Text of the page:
Centres need to be continually mindful of their obligations under the Equality Act 2010.  Reasonable adjustments should have been made in respect of students' special education needs and/or disabilities.  Where reasonable adjustments were not in place at the time of the piece of work in question, this should be taken into account by teachers when coming to an overall judgement about a student's grade.  Input from the specialist educational needs coordinator (or 'SENCo'), as well as specialist teachers, should have been sought.

There may be other extenuating circumstances to take into account, such as a temporary illness or injury that affected a student at the time of the relevant piece of work.  Centres should also take this into account under the 'special consideration process', in accordance with the Joint Council for Qualifications ('JCQ') guidance.

What quality assurance measures are in place?

There are two levels of quality assurance measures in place – internal and external.  Each centre will carry out its own internal quality assurance checks.  These include:

  • Internally standardised marking and grading judgements
  • Considering this year's grades against those for all GCSE or all A-level subjects combined in 2017, 2018 or 2019, and recording reasons for any differences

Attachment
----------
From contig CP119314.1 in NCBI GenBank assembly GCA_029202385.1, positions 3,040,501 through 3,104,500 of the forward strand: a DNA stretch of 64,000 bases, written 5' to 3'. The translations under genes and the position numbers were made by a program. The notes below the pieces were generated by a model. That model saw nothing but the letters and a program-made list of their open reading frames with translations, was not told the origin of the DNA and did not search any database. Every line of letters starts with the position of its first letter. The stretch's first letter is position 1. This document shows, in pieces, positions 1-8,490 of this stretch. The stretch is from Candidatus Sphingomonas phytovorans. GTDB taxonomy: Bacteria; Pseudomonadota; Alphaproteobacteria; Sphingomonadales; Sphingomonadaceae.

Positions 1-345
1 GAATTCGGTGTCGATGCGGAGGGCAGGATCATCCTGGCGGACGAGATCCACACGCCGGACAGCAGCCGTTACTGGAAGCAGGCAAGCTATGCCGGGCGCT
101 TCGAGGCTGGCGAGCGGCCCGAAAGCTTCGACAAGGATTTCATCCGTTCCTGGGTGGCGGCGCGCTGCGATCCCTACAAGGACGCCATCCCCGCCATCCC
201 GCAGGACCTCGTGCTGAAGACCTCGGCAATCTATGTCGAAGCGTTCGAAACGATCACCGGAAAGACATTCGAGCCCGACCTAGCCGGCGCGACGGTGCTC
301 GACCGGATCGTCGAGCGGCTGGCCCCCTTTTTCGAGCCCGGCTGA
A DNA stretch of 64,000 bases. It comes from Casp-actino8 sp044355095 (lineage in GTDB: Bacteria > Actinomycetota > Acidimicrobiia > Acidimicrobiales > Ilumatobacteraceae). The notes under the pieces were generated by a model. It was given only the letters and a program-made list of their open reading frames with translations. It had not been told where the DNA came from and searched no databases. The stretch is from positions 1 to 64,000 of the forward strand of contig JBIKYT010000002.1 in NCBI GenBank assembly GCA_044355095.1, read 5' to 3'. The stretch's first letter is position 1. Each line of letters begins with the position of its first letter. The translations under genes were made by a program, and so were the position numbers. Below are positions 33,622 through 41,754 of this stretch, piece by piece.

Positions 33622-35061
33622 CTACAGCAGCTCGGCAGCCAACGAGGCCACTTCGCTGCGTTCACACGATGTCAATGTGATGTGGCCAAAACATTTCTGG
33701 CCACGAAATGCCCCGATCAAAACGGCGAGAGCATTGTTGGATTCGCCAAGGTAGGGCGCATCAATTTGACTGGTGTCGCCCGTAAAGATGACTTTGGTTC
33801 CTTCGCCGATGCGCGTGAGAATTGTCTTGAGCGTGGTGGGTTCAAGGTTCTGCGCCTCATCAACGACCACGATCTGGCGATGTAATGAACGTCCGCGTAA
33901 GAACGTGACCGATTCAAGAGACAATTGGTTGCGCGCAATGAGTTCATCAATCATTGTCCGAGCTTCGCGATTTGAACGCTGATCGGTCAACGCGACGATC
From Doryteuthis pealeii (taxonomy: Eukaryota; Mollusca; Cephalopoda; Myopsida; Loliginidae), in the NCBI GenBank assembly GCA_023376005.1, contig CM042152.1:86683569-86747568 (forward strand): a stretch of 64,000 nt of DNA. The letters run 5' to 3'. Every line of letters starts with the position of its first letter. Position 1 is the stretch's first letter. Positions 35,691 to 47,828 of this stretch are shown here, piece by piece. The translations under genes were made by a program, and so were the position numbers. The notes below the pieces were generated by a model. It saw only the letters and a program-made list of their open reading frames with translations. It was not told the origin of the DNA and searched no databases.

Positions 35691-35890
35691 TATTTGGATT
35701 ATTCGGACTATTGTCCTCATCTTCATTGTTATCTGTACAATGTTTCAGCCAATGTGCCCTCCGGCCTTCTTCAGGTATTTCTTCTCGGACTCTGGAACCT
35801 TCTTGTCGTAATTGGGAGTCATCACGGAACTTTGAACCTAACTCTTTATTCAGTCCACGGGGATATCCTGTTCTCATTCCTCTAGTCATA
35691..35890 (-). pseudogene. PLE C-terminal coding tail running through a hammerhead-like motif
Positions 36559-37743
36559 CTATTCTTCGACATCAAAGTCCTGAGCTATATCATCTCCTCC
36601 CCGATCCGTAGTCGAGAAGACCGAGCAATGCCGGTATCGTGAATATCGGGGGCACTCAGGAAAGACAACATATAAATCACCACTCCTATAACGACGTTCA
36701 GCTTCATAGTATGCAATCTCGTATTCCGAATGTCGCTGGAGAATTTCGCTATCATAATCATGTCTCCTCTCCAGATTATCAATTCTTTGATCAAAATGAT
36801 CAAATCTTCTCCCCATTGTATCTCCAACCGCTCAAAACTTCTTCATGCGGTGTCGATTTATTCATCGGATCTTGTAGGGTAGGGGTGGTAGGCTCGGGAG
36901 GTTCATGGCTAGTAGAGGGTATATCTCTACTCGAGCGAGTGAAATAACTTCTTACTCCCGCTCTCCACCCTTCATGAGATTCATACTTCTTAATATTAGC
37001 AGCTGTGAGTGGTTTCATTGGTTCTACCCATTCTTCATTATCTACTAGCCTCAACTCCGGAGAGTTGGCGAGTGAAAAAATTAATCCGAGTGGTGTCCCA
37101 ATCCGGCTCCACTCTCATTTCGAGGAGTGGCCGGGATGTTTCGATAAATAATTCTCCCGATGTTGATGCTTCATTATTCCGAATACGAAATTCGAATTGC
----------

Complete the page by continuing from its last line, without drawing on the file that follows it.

• Abiding by an internal sign-off process – each grade is signed-off by at least two teachers in the subject (one of whom should be the head of department, or the head of the centre where there is only one teacher in that subject)
  • Additional sign-off controls should be in place where there is a personal interest (for example: a teacher is related to a student)
  • The head of centre must confirm that the grades are a true representation of student performance and submit a declaration to the awarding organisation.

External quality assurance checks take place at exam-board level, which include:

  • Comparing centres' 2021 results against those produced in 2017, 2018 and 2019
  • Focussing assurance checks on centres whose results are out of line with previous years' grade (whether higher or lower)
  • Requesting and checking the evidence used to support grades from a sample of centres.

How will the appeal process work?

The appeals process is split into different stages and, as in previous years, an appeal may result in a grade going up, down or staying the same.

Firstly, any student may request a 'centre review' on the grounds that the centre:

  • failed to follow its procedures properly or consistently in arriving at that result ('procedural error'); or
  • made an administrative error in relation to the result ('administrative error').